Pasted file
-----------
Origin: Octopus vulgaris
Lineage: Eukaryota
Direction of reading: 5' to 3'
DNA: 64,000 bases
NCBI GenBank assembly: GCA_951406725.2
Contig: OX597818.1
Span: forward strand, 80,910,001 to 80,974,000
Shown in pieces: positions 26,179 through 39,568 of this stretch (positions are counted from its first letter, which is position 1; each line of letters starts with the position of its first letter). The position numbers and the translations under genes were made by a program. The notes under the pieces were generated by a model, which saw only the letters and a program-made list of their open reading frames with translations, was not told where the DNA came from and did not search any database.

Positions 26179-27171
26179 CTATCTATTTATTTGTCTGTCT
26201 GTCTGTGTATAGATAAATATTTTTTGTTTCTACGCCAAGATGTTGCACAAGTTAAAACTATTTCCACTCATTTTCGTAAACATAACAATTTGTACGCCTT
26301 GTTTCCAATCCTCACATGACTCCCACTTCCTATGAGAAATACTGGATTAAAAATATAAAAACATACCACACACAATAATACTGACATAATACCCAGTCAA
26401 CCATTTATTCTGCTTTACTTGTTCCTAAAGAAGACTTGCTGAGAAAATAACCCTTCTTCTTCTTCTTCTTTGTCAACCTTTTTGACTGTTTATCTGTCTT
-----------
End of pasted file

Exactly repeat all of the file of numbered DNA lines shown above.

Origin: Octopus vulgaris
Lineage: Eukaryota
Direction of reading: 5' to 3'
DNA: 64,000 bases
NCBI GenBank assembly: GCA_951406725.2
Contig: OX597818.1
Span: forward strand, 80,910,001 to 80,974,000
Shown in pieces: positions 26,179 through 39,568 of this stretch (positions are counted from its first letter, which is position 1; each line of letters starts with the position of its first letter). The position numbers and the translations under genes were made by a program. The notes under the pieces were generated by a model, which saw only the letters and a program-made list of their open reading frames with translations, was not told where the DNA came from and did not search any database.

Positions 26179-27171
26179 CTATCTATTTATTTGTCTGTCT
26201 GTCTGTGTATAGATAAATATTTTTTGTTTCTACGCCAAGATGTTGCACAAGTTAAAACTATTTCCACTCATTTTCGTAAACATAACAATTTGTACGCCTT
26301 GTTTCCAATCCTCACATGACTCCCACTTCCTATGAGAAATACTGGATTAAAAATATAAAAACATACCACACACAATAATACTGACATAATACCCAGTCAA
26401 CCATTTATTCTGCTTTACTTGTTCCTAAAGAAGACTTGCTGAGAAAATAACCCTTCTTCTTCTTCTTCTTTGTCAACCTTTTTGACTGTTTATCTGTCTT